12-16-2005, 09:52 PM
Well I guess Paulie is the exception to the rule, maybe. The reason he came back to Chicago was to win. Turning down higher contracts and re-signing with the team you won a World Series with doesn't show as much loyalty as you are saying. Wasn't Baltimore a team that offered him more money? You think he actually wanted to play there? Paulie wants to win another championship, plain and simple, his "loyalty" to the Sox is a non-issue here. You have to remeber JB, that he initially turned down a 4-year contract and didn't re-sign until Kenny upped the ante. The Garland situation is different. Our team is better than what is was last year and we won the World Series, yet, Garland doesn't want to sign an extension because he wants to see how much money he can get. That was obviously not the case with Konerko. PK sees a good thing and wants to stick with it, Garland, not so much. And another thing, please don't use the Jays stupidity as an argument, we all know Burnett is not worth that kind of money.

Matt Clement wasn't worth the contract he got from Boston. Jaret Wright and Carl Pavano weren't worth the contracts they got from the Yankees. The Mets overpaid for Pedro. The Dodgers overpaid for Derek Lowe. The Cubs overpaid for Gascan Howry and Eyre. The Jays overpaid for Ryan. Someone will overpay for Millwood in the coming days. Every pitcher that goes on the open market gets more than they deserve. Garland is no dummy. He sees that, and he'll make a crapload when he reaches free agency. To me, that point is an essential part of this discussion.

As for Paulie, he could have gone to Anaheim. The Angels are obvious World Series contenders. If the criteria was, "Who has the best chance to win?", you could flip a coin between the Sox and Angels. They were the two best teams in the AL in 2005, and that might be the case again in 2006. I think Paulie does have loyalty to the city and the organization. He is respected and idolized here. You can't say the same for Garland, so those type of personal factors probably won't apply in his case.

TaylorStSox
12-16-2005, 11:13 PM
I'm sorry, but this is a stupid post. Do you think Jon Garland cares if you don't like him? Judging the kid's loyalty to a team and ambition based on his demeanor is ridiculous. He's developed as planned.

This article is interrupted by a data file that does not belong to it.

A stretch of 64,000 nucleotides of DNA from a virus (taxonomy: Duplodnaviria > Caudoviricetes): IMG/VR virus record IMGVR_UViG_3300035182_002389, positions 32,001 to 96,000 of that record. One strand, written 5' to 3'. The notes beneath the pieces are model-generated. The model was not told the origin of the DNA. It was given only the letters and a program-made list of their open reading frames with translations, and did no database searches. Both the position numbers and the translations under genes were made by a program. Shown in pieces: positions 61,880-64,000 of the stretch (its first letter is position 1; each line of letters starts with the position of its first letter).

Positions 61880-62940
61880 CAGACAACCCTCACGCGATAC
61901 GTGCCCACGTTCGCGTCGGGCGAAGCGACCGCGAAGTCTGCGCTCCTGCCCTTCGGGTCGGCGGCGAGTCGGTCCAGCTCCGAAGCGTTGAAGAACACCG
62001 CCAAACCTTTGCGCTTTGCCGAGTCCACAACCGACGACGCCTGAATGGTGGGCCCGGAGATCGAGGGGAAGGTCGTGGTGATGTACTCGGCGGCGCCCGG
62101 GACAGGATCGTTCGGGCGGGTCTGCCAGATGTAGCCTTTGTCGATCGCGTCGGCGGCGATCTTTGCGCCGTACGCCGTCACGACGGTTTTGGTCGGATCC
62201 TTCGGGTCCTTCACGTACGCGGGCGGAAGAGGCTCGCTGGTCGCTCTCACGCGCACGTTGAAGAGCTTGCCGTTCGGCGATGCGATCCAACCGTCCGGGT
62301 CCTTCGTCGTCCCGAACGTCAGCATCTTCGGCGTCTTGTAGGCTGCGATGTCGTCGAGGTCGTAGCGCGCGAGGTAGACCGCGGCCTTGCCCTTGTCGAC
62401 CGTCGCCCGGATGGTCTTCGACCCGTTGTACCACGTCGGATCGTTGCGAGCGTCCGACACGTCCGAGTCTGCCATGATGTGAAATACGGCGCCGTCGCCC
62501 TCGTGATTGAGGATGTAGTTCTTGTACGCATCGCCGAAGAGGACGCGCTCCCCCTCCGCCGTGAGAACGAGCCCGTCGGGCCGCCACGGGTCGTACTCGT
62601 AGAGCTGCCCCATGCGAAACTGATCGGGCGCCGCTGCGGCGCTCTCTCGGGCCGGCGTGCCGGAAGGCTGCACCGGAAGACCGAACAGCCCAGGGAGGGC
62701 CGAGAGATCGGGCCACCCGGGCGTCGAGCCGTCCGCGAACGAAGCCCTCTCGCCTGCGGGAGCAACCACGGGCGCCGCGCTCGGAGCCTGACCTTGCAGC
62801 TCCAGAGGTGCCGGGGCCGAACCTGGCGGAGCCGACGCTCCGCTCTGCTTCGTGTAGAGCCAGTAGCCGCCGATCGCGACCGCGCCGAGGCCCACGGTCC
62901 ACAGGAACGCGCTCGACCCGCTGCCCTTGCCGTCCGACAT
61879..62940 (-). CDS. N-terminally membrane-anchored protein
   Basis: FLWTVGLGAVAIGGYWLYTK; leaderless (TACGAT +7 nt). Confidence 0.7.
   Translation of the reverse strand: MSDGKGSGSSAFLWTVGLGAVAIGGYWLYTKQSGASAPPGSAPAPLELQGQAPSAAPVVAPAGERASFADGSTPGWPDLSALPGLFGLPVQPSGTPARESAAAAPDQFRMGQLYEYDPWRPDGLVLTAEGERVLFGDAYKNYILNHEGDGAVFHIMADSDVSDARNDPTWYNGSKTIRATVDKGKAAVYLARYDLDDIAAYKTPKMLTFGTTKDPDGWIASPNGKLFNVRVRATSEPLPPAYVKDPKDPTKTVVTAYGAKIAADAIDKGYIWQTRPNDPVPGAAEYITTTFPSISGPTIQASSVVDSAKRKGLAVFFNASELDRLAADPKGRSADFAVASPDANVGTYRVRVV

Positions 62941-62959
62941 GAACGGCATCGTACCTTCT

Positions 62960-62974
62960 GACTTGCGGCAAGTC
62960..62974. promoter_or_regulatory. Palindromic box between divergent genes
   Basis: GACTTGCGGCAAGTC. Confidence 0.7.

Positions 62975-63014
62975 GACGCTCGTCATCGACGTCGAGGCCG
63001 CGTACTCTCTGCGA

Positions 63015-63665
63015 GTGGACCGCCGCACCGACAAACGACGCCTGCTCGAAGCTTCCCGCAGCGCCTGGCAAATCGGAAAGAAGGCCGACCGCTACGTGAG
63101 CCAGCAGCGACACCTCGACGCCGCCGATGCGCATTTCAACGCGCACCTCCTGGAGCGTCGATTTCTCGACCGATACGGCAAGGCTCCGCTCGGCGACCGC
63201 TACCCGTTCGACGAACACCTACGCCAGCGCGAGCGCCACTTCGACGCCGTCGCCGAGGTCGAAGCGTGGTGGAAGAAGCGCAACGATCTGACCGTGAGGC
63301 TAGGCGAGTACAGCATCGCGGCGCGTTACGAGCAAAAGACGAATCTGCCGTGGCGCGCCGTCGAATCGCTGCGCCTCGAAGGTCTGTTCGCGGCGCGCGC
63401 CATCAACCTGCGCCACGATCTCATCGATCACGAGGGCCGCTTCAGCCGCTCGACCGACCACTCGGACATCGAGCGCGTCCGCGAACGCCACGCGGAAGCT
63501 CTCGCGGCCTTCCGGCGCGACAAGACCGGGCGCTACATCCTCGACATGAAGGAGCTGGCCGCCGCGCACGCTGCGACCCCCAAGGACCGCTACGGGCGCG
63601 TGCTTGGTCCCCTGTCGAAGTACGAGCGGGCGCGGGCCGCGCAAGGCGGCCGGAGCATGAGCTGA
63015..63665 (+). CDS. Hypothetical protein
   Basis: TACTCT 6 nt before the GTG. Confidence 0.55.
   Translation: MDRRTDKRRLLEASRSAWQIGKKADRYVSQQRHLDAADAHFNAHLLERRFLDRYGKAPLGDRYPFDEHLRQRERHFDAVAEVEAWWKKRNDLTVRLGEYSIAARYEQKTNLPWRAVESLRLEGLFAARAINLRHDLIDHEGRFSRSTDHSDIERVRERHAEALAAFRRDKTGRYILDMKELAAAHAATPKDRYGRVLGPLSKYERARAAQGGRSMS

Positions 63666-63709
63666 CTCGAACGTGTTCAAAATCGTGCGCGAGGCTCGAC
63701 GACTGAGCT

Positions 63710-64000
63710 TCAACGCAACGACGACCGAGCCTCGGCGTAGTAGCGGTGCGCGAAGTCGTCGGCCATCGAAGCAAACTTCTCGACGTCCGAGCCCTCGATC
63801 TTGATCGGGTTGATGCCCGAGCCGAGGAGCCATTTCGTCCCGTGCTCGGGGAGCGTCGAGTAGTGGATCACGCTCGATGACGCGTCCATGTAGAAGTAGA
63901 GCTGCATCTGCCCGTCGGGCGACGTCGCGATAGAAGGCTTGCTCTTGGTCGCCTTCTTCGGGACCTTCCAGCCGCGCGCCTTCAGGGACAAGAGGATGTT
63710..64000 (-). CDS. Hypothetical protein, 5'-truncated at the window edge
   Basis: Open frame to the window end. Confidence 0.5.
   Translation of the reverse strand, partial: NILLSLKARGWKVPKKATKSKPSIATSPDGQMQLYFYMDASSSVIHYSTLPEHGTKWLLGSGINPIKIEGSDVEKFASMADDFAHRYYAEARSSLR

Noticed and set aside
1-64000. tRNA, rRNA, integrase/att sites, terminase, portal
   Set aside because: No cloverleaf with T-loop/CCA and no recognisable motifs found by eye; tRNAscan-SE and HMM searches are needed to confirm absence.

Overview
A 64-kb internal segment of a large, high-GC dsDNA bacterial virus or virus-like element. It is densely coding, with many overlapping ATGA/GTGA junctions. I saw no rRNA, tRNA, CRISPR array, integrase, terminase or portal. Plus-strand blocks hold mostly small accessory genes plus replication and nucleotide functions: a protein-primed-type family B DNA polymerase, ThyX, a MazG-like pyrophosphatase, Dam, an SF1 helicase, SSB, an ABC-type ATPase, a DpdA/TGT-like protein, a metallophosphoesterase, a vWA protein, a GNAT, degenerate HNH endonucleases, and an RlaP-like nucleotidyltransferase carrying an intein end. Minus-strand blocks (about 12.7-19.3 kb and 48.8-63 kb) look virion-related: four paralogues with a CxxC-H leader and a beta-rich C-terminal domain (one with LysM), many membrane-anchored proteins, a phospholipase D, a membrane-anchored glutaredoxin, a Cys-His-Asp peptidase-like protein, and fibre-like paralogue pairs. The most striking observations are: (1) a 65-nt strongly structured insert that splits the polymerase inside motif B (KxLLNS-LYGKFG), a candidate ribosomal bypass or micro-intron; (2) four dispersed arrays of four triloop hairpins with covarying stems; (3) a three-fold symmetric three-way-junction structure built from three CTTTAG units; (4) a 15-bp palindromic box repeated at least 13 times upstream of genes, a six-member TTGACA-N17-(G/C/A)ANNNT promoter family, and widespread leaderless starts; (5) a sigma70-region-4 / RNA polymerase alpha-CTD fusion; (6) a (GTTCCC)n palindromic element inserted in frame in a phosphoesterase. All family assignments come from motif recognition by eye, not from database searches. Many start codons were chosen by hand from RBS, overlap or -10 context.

Here are the facts:
He was rushed to the majors.
He was coached by a manager that didn't believe in him.
He's been unfairly criticized by zealot fans who judge him by his "attitude."
His growth as a pitcher is very reasonable.

Jon Garland doesn't owe a damn thing to you, me, or the White Sox. He owes it to himself to find the best situation for him. If that's here, then it's great. If he leaves, that's fine too. It's his decision.

But, the Sox suffered and endured for so long while Garland developed. He was horrible. This is just garbage. He would have been starting for 29 other teams during the last few years. God forbid a 23 year old kid puts up 12 wins with a league average ERA.

wdelaney72
12-16-2005, 11:13 PM
Matt Clement wasn't worth the contract he got from Boston. Jaret Wright and Carl Pavano weren't worth the contracts they got from the Yankees. The Mets overpaid for Pedro. The Dodgers overpaid for Derek Lowe. The Cubs overpaid for Gascan Howry and Eyre. The Jays overpaid for Ryan. Someone will overpay for Millwood in the coming days. Every pitcher that goes on the open market gets more than they deserve. Garland is no dummy. He sees that, and he'll make a crapload when he reaches free agency. To me, that point is an essential part of this discussion.

As for Paulie, he could have gone to Anaheim. The Angels are obvious World Series contenders. If the criteria was, "Who has the best chance to win?", you could flip a coin between the Sox and Angels. They were the two best teams in the AL in 2005, and that might be the case again in 2006. I think Paulie does have loyalty to the city and the organization. He is respected and idolized here. You can't say the same for Garland, so those type of personal factors probably won't apply in his case.

I say this not to bash Paulie, but to point out the facts. Loyalty had nothing to do with Paulie re-signing here. He stayed because he's comfortable here, the money was comparable, and most importantly, OUR BALLPARK IS VERY CONDUSIVE TO HIS HITTING. He stayed because it was the best situation FOR HIM, not because he was loyal.

Huisj
12-16-2005, 11:59 PM
I even made up a nickname for him, The SoCal Cool.

Is it cool in SoCal to wear a hat 2 sizes too small way up on the top of your head during days off?:cool:

ShoelessJoeS
12-17-2005, 12:05 AM
JB,
At least we are on the same level that pitchers are overpaid in today's market. All I'm saying is that Paulie did not "do it for the money" and it appears that Garland is. And when the Sox beat the Angles 4-1, that is not a toss up that you claim it is. That is simply a dominant pitching staff with clutch hitting, something the Angels did not possess in the postseason.

JB98
12-17-2005, 12:20 AM
I say this not to bash Paulie, but to point out the facts. Loyalty had nothing to do with Paulie re-signing here. He stayed because he's comfortable here, the money was comparable, and most importantly, OUR BALLPARK IS VERY CONDUSIVE TO HIS HITTING. He stayed because it was the best situation FOR HIM, not because he was loyal.

Please, let's not turn this into another stupid Paulie thread. The reasons he signed with the Sox are beside the point. All I'm saying is, Garland's relationship with management and the fans is not as good as Konerko's. Therefore, with Jon, it's going to come down to money and nothing else. A lot of people in this thread are expecting, or even demanding, that Garland give the Sox a hometown discount. My response: Forget about it.

JB98
12-17-2005, 12:26 AM
JB,